ICD-10-CM Code C17.1

Malignant neoplasm of jejunum

Version 2021 Billable Code Neoplasm Malignant Primary

Valid for Submission

C17.1 is a billable code used to specify a medical diagnosis of malignant neoplasm of jejunum. The code is valid for the fiscal year 2021 for the submission of HIPAA-covered transactions. The ICD-10-CM code C17.1 might also be used to specify conditions or terms like adenocarcinoma of small intestine or malignant tumor of jejunum or primary adenocarcinoma of jejunum or primary adenocarcinoma of small intestine or primary malignant neoplasm of jejunum.

The following anatomical sites found in the Table of Neoplasms apply to this code given the correct histological behavior: Neoplasm, neoplastic intestine, intestinal small jejunum or Neoplasm, neoplastic jejunum .

ICD-10:C17.1
Short Description:Malignant neoplasm of jejunum
Long Description:Malignant neoplasm of jejunum

Synonyms

The following clinical terms are approximate synonyms or lay terms that might be used to identify the correct diagnosis code:

  • Adenocarcinoma of small intestine
  • Malignant tumor of jejunum
  • Primary adenocarcinoma of jejunum
  • Primary adenocarcinoma of small intestine
  • Primary malignant neoplasm of jejunum

Diagnostic Related Groups

The ICD-10 code C17.1 is grouped in the following groups for version MS-DRG V38.0 What are Diagnostic Related Groups?
The Diagnostic Related Groups (DRGs) are a patient classification scheme which provides a means of relating the type of patients a hospital treats. The DRGs divides all possible principal diagnoses into mutually exclusive principal diagnosis areas referred to as Major Diagnostic Categories (MDC).
applicable from 10/01/2020 through 09/30/2021.

  • 374 - DIGESTIVE MALIGNANCY WITH MCC
  • 375 - DIGESTIVE MALIGNANCY WITH CC
  • 376 - DIGESTIVE MALIGNANCY WITHOUT CC/MCC

Convert C17.1 to ICD-9

  • 152.1 - Malignant neopl jejunum

Code Classification

  • Neoplasms (C00–D48)
    • Malignant neoplasms of digestive organs (C15-C26)
      • Malignant neoplasm of small intestine (C17)

Code History

  • FY 2016 - New Code, effective from 10/1/2015 through 9/30/2016
    (First year ICD-10-CM implemented into the HIPAA code set)
  • FY 2017 - No Change, effective from 10/1/2016 through 9/30/2017
  • FY 2018 - No Change, effective from 10/1/2017 through 9/30/2018
  • FY 2019 - No Change, effective from 10/1/2018 through 9/30/2019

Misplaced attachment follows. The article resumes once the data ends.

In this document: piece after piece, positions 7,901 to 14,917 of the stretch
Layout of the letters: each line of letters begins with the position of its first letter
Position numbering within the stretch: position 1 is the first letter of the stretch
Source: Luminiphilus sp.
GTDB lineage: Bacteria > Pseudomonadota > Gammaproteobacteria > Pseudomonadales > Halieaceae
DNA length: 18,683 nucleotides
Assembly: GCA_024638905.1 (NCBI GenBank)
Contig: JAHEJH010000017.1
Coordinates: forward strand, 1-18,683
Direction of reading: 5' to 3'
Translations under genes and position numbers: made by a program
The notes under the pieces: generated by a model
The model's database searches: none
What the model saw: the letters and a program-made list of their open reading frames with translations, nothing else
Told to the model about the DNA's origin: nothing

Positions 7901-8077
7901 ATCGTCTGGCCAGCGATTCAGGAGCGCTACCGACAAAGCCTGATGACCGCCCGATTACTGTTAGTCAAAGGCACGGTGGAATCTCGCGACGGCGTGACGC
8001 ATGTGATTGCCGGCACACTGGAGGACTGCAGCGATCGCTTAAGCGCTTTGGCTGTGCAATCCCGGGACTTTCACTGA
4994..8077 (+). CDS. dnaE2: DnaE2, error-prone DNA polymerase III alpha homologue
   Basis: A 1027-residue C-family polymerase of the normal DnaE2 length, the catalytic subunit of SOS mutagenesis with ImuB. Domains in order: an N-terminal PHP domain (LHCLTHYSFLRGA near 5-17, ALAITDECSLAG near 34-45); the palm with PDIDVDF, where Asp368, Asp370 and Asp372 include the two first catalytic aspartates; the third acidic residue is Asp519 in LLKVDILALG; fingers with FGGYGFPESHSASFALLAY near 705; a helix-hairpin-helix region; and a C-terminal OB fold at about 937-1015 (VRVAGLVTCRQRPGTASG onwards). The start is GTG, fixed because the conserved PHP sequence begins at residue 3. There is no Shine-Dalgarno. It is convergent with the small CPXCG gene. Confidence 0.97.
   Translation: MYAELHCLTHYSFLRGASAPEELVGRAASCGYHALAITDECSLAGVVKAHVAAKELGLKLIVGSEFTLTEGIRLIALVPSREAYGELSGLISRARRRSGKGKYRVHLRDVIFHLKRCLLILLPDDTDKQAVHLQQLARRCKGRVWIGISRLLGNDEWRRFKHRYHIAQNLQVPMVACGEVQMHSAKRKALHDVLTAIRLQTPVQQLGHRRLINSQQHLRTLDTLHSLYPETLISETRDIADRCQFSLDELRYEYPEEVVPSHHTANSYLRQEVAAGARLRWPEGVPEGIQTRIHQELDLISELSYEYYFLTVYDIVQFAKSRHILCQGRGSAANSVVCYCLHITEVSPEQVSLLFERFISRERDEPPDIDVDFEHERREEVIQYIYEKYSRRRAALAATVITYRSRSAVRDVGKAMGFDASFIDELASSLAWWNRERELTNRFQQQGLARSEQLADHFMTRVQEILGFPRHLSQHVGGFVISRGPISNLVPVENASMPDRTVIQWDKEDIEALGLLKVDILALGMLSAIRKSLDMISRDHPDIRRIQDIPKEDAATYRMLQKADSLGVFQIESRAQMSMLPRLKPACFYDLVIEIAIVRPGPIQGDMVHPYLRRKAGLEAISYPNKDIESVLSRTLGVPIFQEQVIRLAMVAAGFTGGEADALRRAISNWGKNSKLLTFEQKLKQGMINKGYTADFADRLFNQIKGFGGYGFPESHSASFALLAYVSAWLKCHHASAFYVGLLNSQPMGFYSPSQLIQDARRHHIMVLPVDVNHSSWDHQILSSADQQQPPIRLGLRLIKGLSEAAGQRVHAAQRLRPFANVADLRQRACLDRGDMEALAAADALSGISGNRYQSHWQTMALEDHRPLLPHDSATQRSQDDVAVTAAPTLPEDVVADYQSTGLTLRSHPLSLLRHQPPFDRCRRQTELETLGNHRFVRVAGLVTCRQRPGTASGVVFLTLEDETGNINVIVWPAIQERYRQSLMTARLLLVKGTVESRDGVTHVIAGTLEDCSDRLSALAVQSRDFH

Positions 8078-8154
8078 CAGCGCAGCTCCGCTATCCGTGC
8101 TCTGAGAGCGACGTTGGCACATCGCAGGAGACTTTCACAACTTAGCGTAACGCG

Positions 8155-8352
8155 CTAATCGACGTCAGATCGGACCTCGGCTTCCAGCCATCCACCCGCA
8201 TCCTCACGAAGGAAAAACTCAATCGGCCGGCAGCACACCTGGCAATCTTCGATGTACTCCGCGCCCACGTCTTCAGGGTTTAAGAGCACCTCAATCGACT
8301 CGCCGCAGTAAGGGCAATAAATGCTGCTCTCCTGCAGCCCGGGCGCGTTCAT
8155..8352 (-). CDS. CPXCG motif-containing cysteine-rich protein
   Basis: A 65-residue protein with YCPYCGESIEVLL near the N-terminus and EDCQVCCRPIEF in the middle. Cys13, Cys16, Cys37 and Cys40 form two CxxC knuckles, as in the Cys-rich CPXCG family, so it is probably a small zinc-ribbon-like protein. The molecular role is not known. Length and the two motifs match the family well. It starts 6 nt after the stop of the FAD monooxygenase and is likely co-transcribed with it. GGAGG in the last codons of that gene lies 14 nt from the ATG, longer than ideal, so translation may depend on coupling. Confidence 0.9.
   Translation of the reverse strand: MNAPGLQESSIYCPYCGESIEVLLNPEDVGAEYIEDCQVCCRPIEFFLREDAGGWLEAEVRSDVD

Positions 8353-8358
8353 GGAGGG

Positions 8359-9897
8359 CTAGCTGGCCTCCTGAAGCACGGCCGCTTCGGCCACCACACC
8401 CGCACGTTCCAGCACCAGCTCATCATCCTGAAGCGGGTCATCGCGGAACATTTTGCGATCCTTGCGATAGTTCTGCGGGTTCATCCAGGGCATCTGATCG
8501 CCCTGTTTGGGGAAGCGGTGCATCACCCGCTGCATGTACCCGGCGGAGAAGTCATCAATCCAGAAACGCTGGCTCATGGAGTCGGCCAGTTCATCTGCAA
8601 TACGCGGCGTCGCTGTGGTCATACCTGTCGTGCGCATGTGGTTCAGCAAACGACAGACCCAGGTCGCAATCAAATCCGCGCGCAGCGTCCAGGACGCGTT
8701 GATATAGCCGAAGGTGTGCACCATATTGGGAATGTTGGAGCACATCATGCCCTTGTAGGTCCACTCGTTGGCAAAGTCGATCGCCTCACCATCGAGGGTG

• FY 2020 - No Change, effective from 10/1/2019 through 9/30/2020
  • FY 2021 - No Change, effective from 10/1/2020 through 9/30/2021

Table of Neoplasms

The code C17.1 is included in the table of neoplasms by anatomical site. For each site there are six possible code numbers according to whether the neoplasm in question is malignant, benign, in situ, of uncertain behavior, or of unspecified nature. The description of the neoplasm will often indicate which of the six columns is appropriate.

Where such descriptors are not present, the remainder of the Index should be consulted where guidance is given to the appropriate column for each morphological (histological) variety listed. However, the guidance in the Index can be overridden if one of the descriptors mentioned above is present.

Neoplasm, neoplastic Malignant
Primary
Malignant
Secondary
CaInSitu Benign Uncertain
Behavior
Unspecified
Behavior
»Neoplasm, neoplastic
  »intestine, intestinal
    »small
      »jejunum
C17.1C78.4D01.49D13.39D37.2D49.0
»Neoplasm, neoplastic
  »jejunum
C17.1C78.4D01.49D13.39D37.2D49.0

Information for Patients


Intestinal Cancer

Also called: Duodenal cancer, Ileal cancer, Jejunal cancer, Small intestine cancer

Your small intestine is part of your digestive system. It is a long tube that connects your stomach to your large intestine. Intestinal cancer is rare, but eating a high-fat diet or having Crohn's disease, celiac disease, or a history of colonic polyps can increase your risk.

Possible signs of small intestine cancer include

  • Abdominal pain
  • Weight loss for no reason
  • Blood in the stool
  • A lump in the abdomen

Imaging tests that create pictures of the small intestine and the area around it can help diagnose intestinal cancer and show whether it has spread.

Surgery is the most common treatment. Additional options include chemotherapy, radiation therapy, or a combination.

NIH: National Cancer Institute

  • Abdominal radiation - discharge (Medical Encyclopedia)
  • After chemotherapy - discharge (Medical Encyclopedia)
  • Enteroscopy (Medical Encyclopedia)
  • Radiation enteritis (Medical Encyclopedia)
  • Small bowel resection (Medical Encyclopedia)
  • Small bowel resection - discharge (Medical Encyclopedia)

[Learn More]